The problem of flexibility as definition is taken up, in another way, by Daumier in his Don Quixote with Sancho Panza Wringing His Hands. Sancho Panza, quite fat, is flexible as he bends back, wringing his hands. The rigidity of his grief accents the flexibility of his appearance. What Sancho is wearing is also flexible. The donkey Sancho is on is an interesting arrangement of settled quietude and dark malleability. The hills, in their curves, seem firm and yielding, too. And as Don Quixote goes charging into space, we have a deep feeling of determination and non-resistance. Space is an opponent, while it is space. In this picture, flexibility and opposition are used for deep comic effects: even the sky seems harsh and yielding.
The Warfare between Space and Matter
The warfare in reality between space and matter is a warfare between utter flexibility and utter resistance. Space as simple emptiness and matter as simple fullness or non-emptiness are the final opponents. In between nothing—not at all resisting—and fullness are many things bringing them together. Light and dark and color are the bridges between emptiness and resistance. Light interferes with the utterness of emptiness and the utterness of matter and makes them both seem more flexible. Dark softens form, and color puts form in some motion—a straight line which is green, even red, seems less of a straight line than when it is without color.
And so, painters have used light and shadows and color to make objects seem more flexible. Rembrandt has used light and dark to lessen the rigidity of warlike faces. Leonardo used dark to lessen the utterness of rocks. Velasquez used light to make resistance more gentle.
The very basis of painting has to do with flexibility. There is nothing more inflexible than surface as surface. If one adds something to a surface—a line—a splotch of color—the surface has become more flexible; is seen as more flexible. A thing seen as capable of change is seen as more yielding. But when a surface is changed to volume, is given perspective, depth, surface is more flexible still. How many things can be done to something with that thing remaining, is a sign of its flexibility. And as the surface undergoes dimensional and color happenings, it is a surface still. To give depth to surface is to show the grand flexibility of surface. How "flexible" the open door in the background is in The Maids of Honor by Velasquez. To have so many things and that door and that space and that person going out, is to show the wondrous changeability of surface as reality.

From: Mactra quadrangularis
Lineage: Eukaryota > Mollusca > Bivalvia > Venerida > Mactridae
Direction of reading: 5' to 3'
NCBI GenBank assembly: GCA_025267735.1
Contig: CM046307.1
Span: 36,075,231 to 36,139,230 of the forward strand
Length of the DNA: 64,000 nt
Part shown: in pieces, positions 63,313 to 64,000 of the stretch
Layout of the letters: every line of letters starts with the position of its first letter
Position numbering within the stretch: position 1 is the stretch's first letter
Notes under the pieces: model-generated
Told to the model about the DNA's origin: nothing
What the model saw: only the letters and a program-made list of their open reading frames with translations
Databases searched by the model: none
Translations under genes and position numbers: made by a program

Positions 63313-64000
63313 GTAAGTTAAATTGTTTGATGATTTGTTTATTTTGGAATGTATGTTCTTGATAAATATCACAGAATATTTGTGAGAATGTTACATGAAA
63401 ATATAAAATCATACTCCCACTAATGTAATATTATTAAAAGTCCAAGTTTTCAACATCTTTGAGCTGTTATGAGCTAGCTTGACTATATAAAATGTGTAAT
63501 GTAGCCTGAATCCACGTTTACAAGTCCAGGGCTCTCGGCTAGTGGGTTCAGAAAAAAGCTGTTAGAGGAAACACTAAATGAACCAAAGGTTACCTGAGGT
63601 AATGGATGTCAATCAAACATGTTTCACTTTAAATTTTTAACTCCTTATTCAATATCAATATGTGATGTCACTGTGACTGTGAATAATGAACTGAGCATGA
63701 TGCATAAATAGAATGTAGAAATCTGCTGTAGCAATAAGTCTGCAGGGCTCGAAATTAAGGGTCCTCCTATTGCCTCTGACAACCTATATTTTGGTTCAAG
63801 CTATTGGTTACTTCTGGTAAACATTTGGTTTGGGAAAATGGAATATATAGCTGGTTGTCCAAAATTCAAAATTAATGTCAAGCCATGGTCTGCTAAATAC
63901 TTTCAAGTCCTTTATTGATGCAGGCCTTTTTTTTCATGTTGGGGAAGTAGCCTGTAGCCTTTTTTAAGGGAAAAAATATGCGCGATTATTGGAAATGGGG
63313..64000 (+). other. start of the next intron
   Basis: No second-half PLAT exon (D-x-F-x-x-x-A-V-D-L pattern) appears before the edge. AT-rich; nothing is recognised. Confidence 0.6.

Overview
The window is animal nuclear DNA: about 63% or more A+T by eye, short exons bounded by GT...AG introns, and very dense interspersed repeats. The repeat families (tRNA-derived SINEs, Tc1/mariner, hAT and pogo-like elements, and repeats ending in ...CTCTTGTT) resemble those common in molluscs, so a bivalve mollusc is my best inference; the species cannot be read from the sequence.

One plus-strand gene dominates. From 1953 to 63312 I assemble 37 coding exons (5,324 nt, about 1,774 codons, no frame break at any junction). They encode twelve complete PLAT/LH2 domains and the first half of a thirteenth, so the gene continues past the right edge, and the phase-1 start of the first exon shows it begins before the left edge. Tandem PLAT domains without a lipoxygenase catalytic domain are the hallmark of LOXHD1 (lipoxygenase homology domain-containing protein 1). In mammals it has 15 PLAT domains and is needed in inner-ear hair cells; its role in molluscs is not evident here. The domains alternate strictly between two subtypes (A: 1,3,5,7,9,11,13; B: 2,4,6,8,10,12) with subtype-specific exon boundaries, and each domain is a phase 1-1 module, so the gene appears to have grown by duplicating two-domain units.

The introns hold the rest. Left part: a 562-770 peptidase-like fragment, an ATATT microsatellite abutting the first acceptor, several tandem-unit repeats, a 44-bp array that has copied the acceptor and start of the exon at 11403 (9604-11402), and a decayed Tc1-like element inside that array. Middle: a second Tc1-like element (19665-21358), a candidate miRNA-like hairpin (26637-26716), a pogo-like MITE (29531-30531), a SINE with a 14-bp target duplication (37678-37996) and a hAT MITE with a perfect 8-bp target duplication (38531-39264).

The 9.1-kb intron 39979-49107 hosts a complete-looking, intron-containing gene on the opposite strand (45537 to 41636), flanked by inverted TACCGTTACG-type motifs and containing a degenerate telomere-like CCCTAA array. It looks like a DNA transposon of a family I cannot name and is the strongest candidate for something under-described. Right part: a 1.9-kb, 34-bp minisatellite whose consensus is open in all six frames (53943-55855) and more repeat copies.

In The Maids of Honor we see reflection as adding to the flexibility of surface, of existence. The fact that the people in the picture are being painted and that there is a mirror in the painting which we look at, even as we look at people, gives one an idea of the flexibility of being. Consciousness of consciousness is flexibility; and we are conscious of the painter being aware of those he is painting; and we know he can see the mirror-as-painting already in the large room.
Looking for Relation
We can see things in a painting as looking for relation in order to arrive at their full meaning; and that much they're flexible. That, as possibility, which makes a thing better through being in relation to another thing, is in the first thing; and if a thing is seen as having this possibility, there is the going for change in a thing as it is, which, as I have said, is of flexibility. That a horse can carry a man, and that a man can ride a horse, shows they're both flexible.
The quiver within a tomato must be shown as somehow good for the tomato. If the tomato takes on more meaning, by being close to a grey wall, this will be felt as a sign of flexibility in the tomato; its quivers-in-line are a sign of changeability, too.
Reality is now pulsating, quivering, palpitating. Pulsations, quiverings, palpitations do not occur for the dishonor of reality. And so if light quivers, water wavers, heat-as-light seems to palpitate, walls grow soft in dark, bodies yield as they assert, color falters as it proceeds—all this is a sign of reality profoundly, gloriously taking care of itself. Art says that flexibility in reality is part of its meaning, its beauty, its reason for being, its strength.
NOTE. "Art As Flexibility" appeared in The Right of Aesthetic Realism to Be Known, number 854, August 16, 1989.